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Key Battles: How the Red Roses dominated the Wallaroos

By Matt Merritt
WELLINGTON, NEW ZEALAND - OCTOBER 20: Hannah Botterman of England scores a try during the WXV1 Match between England and Australia Wallaroos at Sky Stadium on October 20, 2023 in Wellington, New Zealand. (Photo by Mark Tantrum - World Rugby/World Rugby via Getty Images)

WXV 1 Kicked off with a ferocious encounter between England and Australia that saw the world number one Red Roses dominate almost from the first whistle, winning by 42 points to the Wallaroos’ seven. Despite missing a number of big-name players, and with incoming head coach John Mitchell looking on, the Red Roses laid down a challenge to the rest of the competition. Here are a few of the key battles and why England won them.

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Front Row – Advantage England
What a first 40 for Hannah Botterman. She was everywhere, opening the scoring, threatening at the breakdown and a constant thorn in Australia’s side. She showed her set piece nous too, bending the Australian scrum and securing a penalty that gave her team a scoring opportunity. Connie Powell had a great game too, some nice breaks and solid contributions in the set piece.
For the Wallaroos front row it was a quieter day at the office. They held their own in the scrum against their opposition despite being the smaller group but struggled to make their mark in the loose.

Second Row – Advantage England
Australia’s Annabelle Codey was yellow carded for a shoulder to the head in the first half, and in the second half received another for a similar offence.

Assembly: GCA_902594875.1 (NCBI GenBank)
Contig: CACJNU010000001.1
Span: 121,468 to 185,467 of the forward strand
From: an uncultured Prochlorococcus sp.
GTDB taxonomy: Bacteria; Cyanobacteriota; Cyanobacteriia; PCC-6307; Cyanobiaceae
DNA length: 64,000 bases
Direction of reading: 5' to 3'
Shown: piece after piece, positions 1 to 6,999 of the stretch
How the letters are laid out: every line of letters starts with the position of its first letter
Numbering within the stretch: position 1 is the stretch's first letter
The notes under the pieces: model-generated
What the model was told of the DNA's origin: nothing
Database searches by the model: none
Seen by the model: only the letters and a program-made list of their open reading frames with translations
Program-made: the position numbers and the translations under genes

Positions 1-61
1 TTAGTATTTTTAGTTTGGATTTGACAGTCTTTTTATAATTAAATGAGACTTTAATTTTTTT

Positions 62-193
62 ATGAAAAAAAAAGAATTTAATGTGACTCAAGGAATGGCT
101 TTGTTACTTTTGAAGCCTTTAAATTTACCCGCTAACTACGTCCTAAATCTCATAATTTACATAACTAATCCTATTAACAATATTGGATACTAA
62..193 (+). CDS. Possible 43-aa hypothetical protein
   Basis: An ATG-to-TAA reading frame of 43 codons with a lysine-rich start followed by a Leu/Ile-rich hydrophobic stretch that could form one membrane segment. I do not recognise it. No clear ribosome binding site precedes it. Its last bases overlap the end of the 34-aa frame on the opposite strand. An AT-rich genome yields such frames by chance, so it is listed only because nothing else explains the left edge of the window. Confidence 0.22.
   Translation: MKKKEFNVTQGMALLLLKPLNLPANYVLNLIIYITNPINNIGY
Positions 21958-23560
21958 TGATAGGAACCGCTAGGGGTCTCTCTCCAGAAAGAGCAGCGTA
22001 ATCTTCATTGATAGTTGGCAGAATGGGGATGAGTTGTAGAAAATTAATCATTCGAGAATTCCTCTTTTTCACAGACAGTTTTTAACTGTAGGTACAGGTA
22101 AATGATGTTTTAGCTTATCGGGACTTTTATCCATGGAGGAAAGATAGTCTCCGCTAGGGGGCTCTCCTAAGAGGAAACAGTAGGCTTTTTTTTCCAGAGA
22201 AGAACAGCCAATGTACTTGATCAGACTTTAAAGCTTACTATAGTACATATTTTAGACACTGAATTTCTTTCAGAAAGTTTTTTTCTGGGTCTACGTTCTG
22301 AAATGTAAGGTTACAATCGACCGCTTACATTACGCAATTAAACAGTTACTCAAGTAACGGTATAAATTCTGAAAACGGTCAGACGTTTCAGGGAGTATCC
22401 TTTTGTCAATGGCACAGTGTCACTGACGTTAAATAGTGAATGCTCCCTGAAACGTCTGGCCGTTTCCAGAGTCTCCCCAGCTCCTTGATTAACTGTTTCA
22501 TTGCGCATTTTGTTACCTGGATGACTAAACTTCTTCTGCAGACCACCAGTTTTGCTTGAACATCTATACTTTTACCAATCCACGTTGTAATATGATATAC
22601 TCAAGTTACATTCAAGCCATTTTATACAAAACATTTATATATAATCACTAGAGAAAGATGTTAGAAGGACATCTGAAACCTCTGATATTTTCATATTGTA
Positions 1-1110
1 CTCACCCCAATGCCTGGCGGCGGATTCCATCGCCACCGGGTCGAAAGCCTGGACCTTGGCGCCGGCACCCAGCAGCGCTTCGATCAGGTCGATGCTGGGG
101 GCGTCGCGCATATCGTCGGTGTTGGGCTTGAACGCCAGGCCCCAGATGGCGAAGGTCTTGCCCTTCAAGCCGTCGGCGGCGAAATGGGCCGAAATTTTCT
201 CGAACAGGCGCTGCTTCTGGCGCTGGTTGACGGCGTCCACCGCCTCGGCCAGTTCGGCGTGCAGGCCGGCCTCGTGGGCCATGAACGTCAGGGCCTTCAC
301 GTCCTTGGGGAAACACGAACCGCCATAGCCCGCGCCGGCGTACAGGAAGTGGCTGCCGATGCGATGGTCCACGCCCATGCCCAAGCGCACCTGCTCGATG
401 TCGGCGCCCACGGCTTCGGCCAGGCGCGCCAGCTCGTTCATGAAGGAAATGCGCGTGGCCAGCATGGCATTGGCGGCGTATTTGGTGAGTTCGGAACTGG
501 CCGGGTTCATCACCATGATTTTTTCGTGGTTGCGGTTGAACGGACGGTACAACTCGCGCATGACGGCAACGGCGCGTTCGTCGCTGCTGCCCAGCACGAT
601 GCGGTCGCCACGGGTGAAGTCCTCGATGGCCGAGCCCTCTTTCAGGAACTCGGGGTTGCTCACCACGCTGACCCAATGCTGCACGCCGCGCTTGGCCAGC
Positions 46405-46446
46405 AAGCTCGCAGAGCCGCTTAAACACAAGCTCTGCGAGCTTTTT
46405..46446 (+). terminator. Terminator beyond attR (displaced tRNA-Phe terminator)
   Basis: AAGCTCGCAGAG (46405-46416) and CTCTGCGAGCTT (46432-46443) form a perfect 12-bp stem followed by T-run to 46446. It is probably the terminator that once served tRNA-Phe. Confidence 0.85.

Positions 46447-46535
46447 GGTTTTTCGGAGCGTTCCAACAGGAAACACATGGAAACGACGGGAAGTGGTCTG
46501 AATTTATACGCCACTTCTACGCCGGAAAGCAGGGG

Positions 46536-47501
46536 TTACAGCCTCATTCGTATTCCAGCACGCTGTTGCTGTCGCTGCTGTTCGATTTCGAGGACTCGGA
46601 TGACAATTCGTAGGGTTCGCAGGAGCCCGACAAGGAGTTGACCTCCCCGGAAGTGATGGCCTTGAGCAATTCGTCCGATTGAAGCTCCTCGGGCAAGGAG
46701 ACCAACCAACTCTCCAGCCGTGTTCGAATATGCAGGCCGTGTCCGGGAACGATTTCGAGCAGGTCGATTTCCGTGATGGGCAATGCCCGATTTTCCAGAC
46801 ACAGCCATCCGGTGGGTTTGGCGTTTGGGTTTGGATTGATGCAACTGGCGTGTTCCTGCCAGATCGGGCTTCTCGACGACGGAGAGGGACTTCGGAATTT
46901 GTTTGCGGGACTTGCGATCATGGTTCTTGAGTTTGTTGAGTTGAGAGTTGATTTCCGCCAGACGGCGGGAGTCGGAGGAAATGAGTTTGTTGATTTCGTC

Her opposite numbers showed their usual lineout dominance and efficiently controlled the ball in the loose. Replacement Sarah Beckett saw yellow in the closing seconds, bearing the brunt for repeated infringements by her team defending their line.

Back Row – Advantage England
The battle of the sevens was the highlight in the backrow. Emily Chancellor was one of the best players in a green shirt, but Marlie Packer eclipsed even her, scoring two tries, winning turnovers and dominating the psychological battle.
Ashley Marsters, off the bench after 50 minutes, opened the scoring for the Wallaroos with a deft step through the English defence.

Half backs – Advantage England
Holly Aitchison’s best performance in the 10 shirt came at the right time to crown this new tournament. Flawless distribution, some powerful running and 100% accuracy from the tee showed exactly why her coaches have kept her in that spot. Ella Wyrwas scored her first international try and was a constant pest.
Layne Morgan distributed well for the Wallaroos and, prior to having to leave the field with what looked to be an elbow injury, Carys Dallinger showed some deft touches to create space for her team.

Centres – Tied
It was a suspiciously quiet first half for Meg Jones, but alongside Tatyana Heard she quietly got on with her business, biding her time before popping up to increase the English lead in the second half.
Arabella Mackenzie kept her team ticking even when the game was lost and stepped up as their chief playmaker once Dallinger left the field.

Outside Backs – Advantage England
Australia’s Ivania Wong showed flashes of what a danger she could be, though her finest moment came early in the second half when her searing pace saved Australia from conceding another try by rescuing a loose ball close to the try line.
Jess Breach scored a trademark try for the Red Roses while Abby Dow seemed determined to snuff out every Australia attack on the flanks.

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